Protected areas of Russia. GIS

A cartographic database on Russian federal protected areas

In 1999, a three-year project ‘Russia’s Forest Watch’ (World Resource Institute initiative) aimed to develop a reliable information source on Russia’s intact forest landscapes started. One of important results of this project became the publication of ‘Atlas of Russia’s intact forest landscapes’ in 2002-2003 (in English and Russian).

Sub-project ‘Mapping Russian federal protected areas’

In the framework of the above mentioned project, mapping of Russian federal protected areas was conducted in order to demonstrate which of the selected territories had already possessed a status of a protected area. In doing so, Russian federal protected areas were considered as strictly protected territories, completely or partly. The list included:

  • State reserves
  • State nature parks
  • Federal game reserves
  • Large federal nature monuments (with the area greater than 700 hectares).

Mapping was conducted, when possible, in a close contact with owners of original information sources (protected areas themselves; Department of Protected Areas of the Department of Environment Protection and Ecological Safety, Russian Ministry of Natural Resources; Hunting Department of the Department of Protection and Development of Hunting Resources, Russian Agriculture Ministry). Original documents such as an official Protected Area Statement (information about their area, description of boundaries) and additional records of the Russian government regarding changing of protected area boundaries were used to define boundaries of protected areas. Also a large archive of additional cartographic information was collected, with some information being provided by protected areas.

Mapping was based on topographic maps with the scale 1:200000 (1 cm is equal 2 km). It means that this project was and still is unique in Russia on its information accuracy.

In the framework of the project a lot of contradictions in protected area boundaries were detected (for example, boundary overlapping between federal game reserves, on one hand, and state reserves and nature parks, on the other). For instance, there is a large boundary overlap between the state reserve ‘Nenetsky’ and the federal game reserve ‘Nenetsky’, the game reserve ‘Sochinsky’ and the national park with the same name. The area of the state reserve ‘Erzi’ has not yet been excluded from the federal game reserve ‘Ingushsky’ and the federal game reserve “Tsaisky’ still includes some parts of the “Severo-Osetinsky’ state reserve. In some cases, official territory of a protected area differed from its calculated territory.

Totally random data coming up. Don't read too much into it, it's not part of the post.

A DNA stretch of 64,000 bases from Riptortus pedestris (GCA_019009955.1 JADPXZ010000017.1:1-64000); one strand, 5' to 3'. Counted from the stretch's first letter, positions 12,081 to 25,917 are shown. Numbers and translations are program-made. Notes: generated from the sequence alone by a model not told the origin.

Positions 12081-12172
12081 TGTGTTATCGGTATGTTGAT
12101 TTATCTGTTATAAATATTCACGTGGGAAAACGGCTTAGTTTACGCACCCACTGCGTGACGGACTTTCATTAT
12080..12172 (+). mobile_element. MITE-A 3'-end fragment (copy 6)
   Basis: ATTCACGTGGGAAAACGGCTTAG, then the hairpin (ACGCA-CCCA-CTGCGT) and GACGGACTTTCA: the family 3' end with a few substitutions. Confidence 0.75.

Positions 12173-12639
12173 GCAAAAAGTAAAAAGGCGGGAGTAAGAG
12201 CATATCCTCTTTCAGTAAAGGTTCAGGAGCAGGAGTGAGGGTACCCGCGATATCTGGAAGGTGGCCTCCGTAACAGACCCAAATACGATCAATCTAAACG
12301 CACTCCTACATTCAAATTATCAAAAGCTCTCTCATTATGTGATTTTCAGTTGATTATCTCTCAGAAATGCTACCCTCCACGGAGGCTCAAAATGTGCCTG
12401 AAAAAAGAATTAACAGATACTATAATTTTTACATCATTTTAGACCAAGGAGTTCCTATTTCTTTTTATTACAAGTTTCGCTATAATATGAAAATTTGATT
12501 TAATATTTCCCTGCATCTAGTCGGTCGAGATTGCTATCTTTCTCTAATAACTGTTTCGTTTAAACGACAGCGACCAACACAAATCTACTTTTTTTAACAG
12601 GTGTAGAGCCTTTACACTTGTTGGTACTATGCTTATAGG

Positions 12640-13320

The developed cartographic basis is an important instrument for any decision making related to geography of protected areas and their interrelationships with surrounding objects. In particular, this is, probably, the only map where boundaries of protected areas were depicted on the basis of their description in Protected Area Statements, i. e. on the basis of official documents. Sometimes it led to serious contradictions with other available documents - different cartographic materials and publications. For example, more than 5 serious contradictions with boundaries shown on the General Staff of Army map 1:200000 were detected while depicting ‘Taimyrsky’ reserve boundaries using their description. So, this cartographic basis could be a foundation for conflict resolution between protected areas and land users (logging in protected areas, construction, etc.) and, probably, would help to avoid them.

Citing and copy-right

Unfortunately, there are more and more cases of unapproved or incorrect use of this cartographic basis or its fragments by other organizations, as well as of its incorrect citing. So you can find below an example of correct citing which is mandatory in any case of reproduction of the whole map or its fragments and layers or its fragments.

Cartographic database on Russian federal protected areas.
© World Resource Institute
© International Socio-Ecological Union
© Biodiversity Conservation Center

Additional information: Maxim Dubinin